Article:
There is an implicit flaw in interpreting this parable as saying that enlightenment is something that takes place in the future. Buddhist practice is to continually awaken from distraction to the present moment. It is in the now that enlightenment is realized. Zen Master Dogen says as much when he equates practice with enlightenment or tells us that Shiktanza, or just sitting, is the actualization of Buddha nature. The far shore does not exist in the future but right here, right now.

With that said, the parable might be interpreted as a representation of the mind trying to stay in the present moment, symbolized as the far shore. The river is the river of conscious and unconscious thought that distracts from the moment. Paddling the raft refers to the work needed to prevent the mind from following or being swept away by the river of thought.

In the early stage of meditation much effort is required to stay in the moment. Of particular importance to this effort is seeing the difference between thinking and one’s immediate surrounding. As this awareness develops brief moments of being alert and alive in the now may arise. It is during these effortless moments that the raft is temporarily left behind. As awareness once again gets distracted the raft must again be taken up. Practice, or dropping thought and returning to the present, must continue unabated to advance along the path. Waking to distraction and returning to the now. That is our practice.

When the mind calms and you start to feel more and more at peace you may start to believe that the far shore is at hand. Your practice, however, is still shallow. Awareness needs to step back and examine itself carefully to find subtle thoughts being followed almost unconsciously. These often arise as core beliefs that define you as, for example, unworthy, in danger, apart or something similar. Your task is to bring these beliefs into full awareness and let them go.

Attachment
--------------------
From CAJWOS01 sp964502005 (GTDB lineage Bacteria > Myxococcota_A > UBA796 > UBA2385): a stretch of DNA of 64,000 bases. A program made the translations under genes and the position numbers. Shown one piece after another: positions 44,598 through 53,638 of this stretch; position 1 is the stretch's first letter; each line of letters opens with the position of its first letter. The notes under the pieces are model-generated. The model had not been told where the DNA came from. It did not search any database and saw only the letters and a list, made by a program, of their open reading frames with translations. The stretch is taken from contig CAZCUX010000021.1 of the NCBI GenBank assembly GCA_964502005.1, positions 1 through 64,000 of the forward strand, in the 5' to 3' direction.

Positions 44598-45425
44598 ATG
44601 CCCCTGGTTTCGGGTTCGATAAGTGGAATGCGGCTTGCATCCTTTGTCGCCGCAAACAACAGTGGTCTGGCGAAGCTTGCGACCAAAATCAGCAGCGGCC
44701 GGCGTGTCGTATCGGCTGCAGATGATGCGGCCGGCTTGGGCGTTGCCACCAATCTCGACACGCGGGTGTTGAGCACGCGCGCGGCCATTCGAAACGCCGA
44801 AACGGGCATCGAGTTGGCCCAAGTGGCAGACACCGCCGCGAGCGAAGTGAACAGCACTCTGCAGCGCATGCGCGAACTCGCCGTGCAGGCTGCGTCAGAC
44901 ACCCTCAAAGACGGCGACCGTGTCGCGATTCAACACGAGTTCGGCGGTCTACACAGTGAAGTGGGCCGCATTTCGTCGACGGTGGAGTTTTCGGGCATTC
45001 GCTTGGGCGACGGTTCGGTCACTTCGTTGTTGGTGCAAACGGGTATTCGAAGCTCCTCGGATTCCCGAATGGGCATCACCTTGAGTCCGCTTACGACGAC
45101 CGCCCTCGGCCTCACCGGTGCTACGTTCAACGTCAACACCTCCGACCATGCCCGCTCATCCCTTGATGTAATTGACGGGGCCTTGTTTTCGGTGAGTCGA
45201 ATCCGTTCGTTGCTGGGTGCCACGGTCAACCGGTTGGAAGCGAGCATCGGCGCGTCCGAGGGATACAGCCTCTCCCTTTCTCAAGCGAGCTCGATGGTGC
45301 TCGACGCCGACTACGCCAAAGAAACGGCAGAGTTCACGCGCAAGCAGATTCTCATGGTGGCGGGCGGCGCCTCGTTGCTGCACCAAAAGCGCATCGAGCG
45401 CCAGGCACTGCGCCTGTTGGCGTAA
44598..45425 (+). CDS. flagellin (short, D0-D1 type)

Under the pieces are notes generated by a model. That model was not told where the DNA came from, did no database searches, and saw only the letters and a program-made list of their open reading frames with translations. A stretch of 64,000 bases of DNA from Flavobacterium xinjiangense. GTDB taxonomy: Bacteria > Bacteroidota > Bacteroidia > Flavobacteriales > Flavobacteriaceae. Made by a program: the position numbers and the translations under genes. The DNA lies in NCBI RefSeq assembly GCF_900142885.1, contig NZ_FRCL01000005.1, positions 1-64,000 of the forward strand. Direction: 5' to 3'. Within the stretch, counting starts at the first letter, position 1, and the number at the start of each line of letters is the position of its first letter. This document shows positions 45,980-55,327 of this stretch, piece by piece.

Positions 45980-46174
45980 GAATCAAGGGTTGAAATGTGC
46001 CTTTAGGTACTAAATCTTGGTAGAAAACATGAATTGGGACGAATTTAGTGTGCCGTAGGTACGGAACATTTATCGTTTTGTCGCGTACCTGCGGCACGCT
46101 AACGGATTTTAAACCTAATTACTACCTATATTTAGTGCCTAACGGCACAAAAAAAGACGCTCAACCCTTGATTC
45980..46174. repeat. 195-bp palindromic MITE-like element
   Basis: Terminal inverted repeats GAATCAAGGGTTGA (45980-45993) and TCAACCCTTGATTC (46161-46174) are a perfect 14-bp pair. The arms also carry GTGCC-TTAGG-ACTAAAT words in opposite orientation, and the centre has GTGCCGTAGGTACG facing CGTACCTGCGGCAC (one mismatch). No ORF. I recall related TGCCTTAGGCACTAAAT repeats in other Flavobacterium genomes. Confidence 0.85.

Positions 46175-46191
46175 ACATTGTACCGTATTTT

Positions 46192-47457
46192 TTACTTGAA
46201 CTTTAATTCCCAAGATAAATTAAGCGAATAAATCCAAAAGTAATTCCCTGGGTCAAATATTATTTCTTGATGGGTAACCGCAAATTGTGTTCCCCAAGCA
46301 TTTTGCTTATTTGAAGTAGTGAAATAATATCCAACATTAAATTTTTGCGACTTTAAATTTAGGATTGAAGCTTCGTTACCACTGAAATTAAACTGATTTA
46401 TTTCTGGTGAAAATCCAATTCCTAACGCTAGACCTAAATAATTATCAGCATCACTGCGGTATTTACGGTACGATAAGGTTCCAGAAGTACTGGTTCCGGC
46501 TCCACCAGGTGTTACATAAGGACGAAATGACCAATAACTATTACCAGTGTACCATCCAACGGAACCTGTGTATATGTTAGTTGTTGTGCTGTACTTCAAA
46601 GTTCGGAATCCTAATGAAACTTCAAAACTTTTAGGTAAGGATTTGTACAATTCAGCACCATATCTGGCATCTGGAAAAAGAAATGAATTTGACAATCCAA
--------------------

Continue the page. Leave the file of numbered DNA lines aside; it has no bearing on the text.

“To study the Buddha way, is to study self,” wrote Zen Master Dogen. “To study self, is to forget self.”

To be clear, the point of crossing the river is not to forget self in the nihilistic sense. You need only forget your false identification as a ‘this or that’ for your true nature to emerge. Then you discover that the “I” in your self is the same “I” in every self. This is the I of which the Buddha said at birth, “Between heaven and earth I alone am the honored one.”

Between the near shore of self and the far shore of no self is the river of life. How we honor life, how we actualize our Buddha nature in each and every moment is how we ride the raft.

You are like a ghost clinging to bushes and grasses.

September 26, 2017 § Leave a comment

The title of this post comes from Mumon’s comment on the koan “MU” in which he states that if you cannot pass through the barrier Mu then you are like a ghost clinging to bushes and grasses. The bushes and grasses he refers to are whatever we cling to that verifies our existence. They are our social standing, religious beliefs, money, habitual thoughts, various ideas and whatever else we use to establish a personal identity. That personal identity is the steady state self discussed in the last three posts. In the context of Mumon’s commentary, it is the ghost. It is therefore ironic that the loss of one’s personal supports is felt to be the death of self when this self is a ghost!

The steady state self has also been compared to a bubble floating on the ocean. As individuals we identify with our bubbles and fear their bursting. Yet when it does suddenly burst there arises the opportunity to realize one’s true identity as the ocean. This is why Tibetan Buddhists consider the moment of physical death to be so auspicious. It provides one last opportunity to realize our true nature, if it has not already been realized in the life just ending.

Of course, we do not wish to wait until we die before attaining enlightenment so we practice meditation to purify ourselves. That means eliminating attachment to whatever supports our personal identity and “completely exhausting,” as stated in Mumon’s comment, “the ways of ordinary mind.”